Pessimists: Saviours of Civilization

I’ve been intending to write this post for awhile; again, my excuse for being so crap at blogging is that I’ve been very, very dedicated to writing my book. More on that some other time. Right now, I want to talk about the soul-destroying monster that is optimism.

I was talking to The Beholder about my previous post – how I derived comfort from Bill Bailey’s thoughts on the futility of all human endeavour – and TB made an interesting observation. He said he felt the real difference between optimists and pessimists was in how they each look at life. It’s a twist on the old glass is half-full or half-empty thing I’ve not considered before. Optimists look at their life (or their glass) and think how much worse things could be, while pessimists yearn for more, for better things. It made me wonder; are optimists complacent? Could they be the downfall of civilisation?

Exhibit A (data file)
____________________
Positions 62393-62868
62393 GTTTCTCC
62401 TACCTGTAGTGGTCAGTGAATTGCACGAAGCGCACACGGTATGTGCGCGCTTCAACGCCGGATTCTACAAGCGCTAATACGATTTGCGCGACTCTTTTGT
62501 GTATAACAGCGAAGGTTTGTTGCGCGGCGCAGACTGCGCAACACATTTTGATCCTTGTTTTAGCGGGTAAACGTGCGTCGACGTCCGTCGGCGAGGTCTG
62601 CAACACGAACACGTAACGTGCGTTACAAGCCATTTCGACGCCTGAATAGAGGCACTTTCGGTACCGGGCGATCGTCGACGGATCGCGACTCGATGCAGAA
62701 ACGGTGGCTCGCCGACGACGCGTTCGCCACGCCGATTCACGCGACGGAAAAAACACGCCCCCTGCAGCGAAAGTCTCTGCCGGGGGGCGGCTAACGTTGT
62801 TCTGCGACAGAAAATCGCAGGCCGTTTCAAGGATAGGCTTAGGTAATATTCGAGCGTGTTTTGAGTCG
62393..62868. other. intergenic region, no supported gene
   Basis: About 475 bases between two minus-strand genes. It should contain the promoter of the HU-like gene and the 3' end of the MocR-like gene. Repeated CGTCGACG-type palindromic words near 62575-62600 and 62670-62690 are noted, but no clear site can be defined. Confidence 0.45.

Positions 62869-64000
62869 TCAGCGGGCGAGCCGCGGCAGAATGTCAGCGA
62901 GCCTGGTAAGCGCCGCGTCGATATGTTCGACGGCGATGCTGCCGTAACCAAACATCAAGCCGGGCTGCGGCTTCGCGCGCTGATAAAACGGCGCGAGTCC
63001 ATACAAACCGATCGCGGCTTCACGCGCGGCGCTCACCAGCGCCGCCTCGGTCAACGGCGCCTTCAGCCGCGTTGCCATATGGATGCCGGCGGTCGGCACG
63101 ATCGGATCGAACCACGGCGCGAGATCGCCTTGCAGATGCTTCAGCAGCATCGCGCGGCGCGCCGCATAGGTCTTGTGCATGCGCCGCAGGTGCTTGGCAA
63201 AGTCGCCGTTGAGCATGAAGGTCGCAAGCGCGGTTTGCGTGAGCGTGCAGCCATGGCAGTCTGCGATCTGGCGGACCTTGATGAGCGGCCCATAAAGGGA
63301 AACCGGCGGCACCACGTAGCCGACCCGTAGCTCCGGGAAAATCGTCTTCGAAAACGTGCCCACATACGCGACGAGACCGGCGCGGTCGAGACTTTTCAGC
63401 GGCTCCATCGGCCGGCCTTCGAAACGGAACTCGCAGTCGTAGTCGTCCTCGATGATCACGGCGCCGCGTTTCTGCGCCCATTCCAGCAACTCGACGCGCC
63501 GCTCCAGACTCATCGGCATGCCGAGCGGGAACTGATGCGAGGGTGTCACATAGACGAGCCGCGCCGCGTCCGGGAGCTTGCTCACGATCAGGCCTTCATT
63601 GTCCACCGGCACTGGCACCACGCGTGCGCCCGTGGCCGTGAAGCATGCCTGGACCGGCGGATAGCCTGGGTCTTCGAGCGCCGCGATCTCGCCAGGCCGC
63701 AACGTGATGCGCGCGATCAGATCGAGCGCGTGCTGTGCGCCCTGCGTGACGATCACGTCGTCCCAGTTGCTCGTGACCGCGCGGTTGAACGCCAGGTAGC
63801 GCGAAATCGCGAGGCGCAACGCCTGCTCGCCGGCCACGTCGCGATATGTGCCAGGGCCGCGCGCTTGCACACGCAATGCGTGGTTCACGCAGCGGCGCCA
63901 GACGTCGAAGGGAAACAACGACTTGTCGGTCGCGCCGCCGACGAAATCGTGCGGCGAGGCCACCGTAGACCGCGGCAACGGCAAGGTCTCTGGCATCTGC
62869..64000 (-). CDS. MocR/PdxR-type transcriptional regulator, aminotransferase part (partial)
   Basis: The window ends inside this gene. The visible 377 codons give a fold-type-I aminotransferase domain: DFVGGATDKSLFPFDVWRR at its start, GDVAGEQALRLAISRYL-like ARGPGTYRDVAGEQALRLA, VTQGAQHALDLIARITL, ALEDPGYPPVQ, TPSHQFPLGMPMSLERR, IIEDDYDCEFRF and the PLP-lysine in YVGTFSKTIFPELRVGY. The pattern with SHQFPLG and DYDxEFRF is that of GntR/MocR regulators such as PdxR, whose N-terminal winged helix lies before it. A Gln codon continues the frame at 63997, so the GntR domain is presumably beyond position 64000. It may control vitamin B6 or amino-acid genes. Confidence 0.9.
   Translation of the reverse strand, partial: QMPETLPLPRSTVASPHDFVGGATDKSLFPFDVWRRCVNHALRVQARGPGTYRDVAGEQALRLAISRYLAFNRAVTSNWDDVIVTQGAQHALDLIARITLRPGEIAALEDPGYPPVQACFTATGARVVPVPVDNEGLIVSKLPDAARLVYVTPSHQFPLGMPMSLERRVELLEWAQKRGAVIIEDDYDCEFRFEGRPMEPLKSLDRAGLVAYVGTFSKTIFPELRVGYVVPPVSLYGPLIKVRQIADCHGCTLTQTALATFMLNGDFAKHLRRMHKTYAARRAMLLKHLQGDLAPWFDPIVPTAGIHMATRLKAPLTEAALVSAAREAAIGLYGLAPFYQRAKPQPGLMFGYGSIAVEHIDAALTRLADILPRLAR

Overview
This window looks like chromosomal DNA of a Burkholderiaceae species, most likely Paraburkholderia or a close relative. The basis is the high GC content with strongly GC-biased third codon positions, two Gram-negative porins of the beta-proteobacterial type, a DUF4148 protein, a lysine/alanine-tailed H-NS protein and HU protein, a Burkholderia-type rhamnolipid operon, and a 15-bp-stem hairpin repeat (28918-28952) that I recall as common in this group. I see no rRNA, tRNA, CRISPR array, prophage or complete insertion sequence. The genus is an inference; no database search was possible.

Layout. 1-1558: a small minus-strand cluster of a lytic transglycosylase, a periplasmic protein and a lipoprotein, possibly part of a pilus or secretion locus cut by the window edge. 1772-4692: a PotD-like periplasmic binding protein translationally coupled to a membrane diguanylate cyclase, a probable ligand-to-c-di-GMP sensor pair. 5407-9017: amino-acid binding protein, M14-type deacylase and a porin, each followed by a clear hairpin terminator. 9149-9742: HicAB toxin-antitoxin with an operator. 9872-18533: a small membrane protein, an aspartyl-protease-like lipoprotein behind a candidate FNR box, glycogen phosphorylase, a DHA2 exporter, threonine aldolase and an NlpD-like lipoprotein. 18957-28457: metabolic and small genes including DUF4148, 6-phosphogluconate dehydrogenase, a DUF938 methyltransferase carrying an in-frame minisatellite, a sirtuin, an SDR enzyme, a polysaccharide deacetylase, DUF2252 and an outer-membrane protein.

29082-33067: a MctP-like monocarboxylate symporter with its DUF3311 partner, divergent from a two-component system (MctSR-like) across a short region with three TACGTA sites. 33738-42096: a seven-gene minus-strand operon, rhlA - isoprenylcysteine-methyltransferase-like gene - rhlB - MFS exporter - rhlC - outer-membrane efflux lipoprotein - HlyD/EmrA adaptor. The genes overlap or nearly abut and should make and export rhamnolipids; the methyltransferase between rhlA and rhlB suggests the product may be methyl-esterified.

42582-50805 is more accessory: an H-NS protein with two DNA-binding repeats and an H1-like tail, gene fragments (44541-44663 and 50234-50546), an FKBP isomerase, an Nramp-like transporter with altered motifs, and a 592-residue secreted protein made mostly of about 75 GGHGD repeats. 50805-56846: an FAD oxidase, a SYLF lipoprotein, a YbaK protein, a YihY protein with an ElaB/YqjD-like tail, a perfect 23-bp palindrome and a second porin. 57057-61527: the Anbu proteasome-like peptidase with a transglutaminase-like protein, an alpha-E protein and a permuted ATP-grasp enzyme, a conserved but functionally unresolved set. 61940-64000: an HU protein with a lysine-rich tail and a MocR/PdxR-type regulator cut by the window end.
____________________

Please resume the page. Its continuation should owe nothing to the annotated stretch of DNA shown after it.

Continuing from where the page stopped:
A few years ago, some scientists went looking for the happiest people on earth. Sounds like a quest from a novel, I know, but it’s true. According to their methodology, Buddhist monks are the happiest, most content, least stressed members of the human race. As I understand it, they achieve this glorious state by yearning for nothing. Longing for material things, for the love or adulation of others, for fame, for power; all these things just make you sad. If you can put these desires aside, you can be happy.

But can you be joyous?

I think not. I think to know real joy, you have to also know real despair. Creativity is unlikely to spring from the mind that yearns for nothing. Contentment may be the death of striving. It is the pessimist, unhappy and longing for a better world, who drives invention, revolution, change. Optimists may be too darn happy with things the way they are.

Fifty percent capacity is not half-full; it’s half-empty, and if you want better things in life, go find the other fifty percent. Want more. Yearn for change. The world isn’t ready for everyone to sit back and give a contented sigh at a job well done

Explore posts in the same categories: cliche, self-doubt, Writing


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